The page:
Winter 2008, Vol. 40, No. 4
Nestled in the Catoctin Mountain Park in Frederick County, Maryland, is Camp David, a retreat for use by the President of the United States.
Officially a U.S. Navy installation, the facility was originally built by the Works Progress Administration as a camp for government employees, opening in 1938.
President Franklin D. Roosevelt took it over in a few years and named it "Shangri-La," for the mountain kingdom in Lost Horizon, the 1933 novel by James Hilton.
It was renamed in 1953 by President Dwight D. Eisenhower in honor of his then-five-year-old grandson, Dwight David Eisenhower II.
Over the years, Roosevelt's successors and their families have used it for a variety of reasons. Some spent weekends there relaxing with their families and special guests. Others have used it to study, write, or confer with top advisers. A few have used it to conduct global diplomacy and forge historic peace agreements.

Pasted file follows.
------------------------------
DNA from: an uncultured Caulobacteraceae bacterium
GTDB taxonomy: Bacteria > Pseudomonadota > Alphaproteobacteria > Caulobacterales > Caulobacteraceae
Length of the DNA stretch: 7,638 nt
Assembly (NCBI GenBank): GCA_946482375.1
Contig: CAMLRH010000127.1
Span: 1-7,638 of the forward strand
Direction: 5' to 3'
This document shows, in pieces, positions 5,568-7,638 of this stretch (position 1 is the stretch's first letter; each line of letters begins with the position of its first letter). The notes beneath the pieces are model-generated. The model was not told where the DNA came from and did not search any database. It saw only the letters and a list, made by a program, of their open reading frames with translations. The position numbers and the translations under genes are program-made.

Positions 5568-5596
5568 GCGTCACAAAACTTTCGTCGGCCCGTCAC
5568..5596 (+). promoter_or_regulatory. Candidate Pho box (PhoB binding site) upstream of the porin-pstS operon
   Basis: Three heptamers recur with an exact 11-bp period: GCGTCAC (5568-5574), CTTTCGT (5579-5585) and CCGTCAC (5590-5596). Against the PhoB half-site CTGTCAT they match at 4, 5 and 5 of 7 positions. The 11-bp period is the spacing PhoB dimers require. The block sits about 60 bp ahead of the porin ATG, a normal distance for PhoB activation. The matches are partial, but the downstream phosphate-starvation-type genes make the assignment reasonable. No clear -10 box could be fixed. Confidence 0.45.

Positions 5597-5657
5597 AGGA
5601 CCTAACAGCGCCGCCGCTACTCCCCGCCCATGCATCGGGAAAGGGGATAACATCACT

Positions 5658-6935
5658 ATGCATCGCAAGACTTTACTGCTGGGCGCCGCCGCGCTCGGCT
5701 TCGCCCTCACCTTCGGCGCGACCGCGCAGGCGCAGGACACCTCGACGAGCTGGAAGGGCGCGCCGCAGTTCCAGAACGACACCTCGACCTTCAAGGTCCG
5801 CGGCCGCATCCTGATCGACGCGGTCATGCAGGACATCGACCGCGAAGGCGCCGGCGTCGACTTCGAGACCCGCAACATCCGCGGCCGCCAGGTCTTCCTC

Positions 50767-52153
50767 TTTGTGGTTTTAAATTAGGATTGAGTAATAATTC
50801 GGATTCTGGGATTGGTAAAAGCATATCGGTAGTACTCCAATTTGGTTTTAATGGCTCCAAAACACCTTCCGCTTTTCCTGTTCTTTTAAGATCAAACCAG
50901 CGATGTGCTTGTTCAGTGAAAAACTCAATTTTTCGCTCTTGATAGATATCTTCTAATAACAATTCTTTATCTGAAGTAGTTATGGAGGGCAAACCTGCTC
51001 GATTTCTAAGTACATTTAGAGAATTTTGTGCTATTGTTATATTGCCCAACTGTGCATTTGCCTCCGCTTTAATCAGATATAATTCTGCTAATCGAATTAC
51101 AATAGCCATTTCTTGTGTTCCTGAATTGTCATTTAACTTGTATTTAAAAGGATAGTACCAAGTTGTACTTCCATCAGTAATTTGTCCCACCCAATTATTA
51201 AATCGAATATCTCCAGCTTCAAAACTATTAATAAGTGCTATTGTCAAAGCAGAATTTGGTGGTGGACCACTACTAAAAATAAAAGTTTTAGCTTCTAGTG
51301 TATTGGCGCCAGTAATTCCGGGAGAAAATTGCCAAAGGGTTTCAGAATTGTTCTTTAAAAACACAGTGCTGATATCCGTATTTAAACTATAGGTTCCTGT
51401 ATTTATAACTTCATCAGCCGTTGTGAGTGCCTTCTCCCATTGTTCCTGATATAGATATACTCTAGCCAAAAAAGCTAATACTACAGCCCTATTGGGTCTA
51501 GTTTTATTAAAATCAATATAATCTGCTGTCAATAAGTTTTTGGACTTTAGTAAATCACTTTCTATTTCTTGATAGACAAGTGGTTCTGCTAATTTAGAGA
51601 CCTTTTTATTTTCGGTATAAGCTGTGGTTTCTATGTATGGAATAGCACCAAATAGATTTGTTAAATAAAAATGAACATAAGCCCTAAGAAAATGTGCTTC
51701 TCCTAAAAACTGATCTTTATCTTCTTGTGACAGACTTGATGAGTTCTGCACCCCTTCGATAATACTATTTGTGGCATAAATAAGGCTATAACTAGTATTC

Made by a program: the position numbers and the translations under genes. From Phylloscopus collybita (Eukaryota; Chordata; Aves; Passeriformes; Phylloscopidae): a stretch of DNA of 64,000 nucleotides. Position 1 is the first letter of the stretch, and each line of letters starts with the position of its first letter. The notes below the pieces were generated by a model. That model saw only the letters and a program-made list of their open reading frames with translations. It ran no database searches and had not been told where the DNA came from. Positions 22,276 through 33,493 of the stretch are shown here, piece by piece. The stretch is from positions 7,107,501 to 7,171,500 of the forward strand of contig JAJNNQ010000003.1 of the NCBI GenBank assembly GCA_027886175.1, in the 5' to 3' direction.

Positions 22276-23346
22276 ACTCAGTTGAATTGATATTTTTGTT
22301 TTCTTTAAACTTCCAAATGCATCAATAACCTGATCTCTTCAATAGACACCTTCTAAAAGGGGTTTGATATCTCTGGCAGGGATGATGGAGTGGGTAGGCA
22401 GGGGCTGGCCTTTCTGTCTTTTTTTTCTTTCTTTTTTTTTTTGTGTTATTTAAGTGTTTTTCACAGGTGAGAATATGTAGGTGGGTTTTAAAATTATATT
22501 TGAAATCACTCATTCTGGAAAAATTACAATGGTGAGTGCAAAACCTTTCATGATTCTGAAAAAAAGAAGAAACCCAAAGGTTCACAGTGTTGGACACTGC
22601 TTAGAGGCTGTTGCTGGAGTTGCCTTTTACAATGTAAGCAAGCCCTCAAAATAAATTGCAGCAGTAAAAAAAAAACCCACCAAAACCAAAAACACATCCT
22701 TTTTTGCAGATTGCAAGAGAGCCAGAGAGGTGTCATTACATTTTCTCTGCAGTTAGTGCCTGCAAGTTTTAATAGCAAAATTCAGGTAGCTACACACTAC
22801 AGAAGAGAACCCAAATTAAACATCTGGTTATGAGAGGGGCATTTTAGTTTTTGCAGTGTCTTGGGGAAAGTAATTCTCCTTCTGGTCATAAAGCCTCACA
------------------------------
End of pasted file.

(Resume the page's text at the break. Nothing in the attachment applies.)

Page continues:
Not far from Washington, D.C., and Baltimore and Frederick, Maryland, Camp David is also a short drive from Gettysburg, Pennsylvania. It is not open or accessible to the public, and a high level of security is maintained. The photographs reproduced in these pages all come from the holdings of the presidential libraries, administered by the National Archives and Records Administration.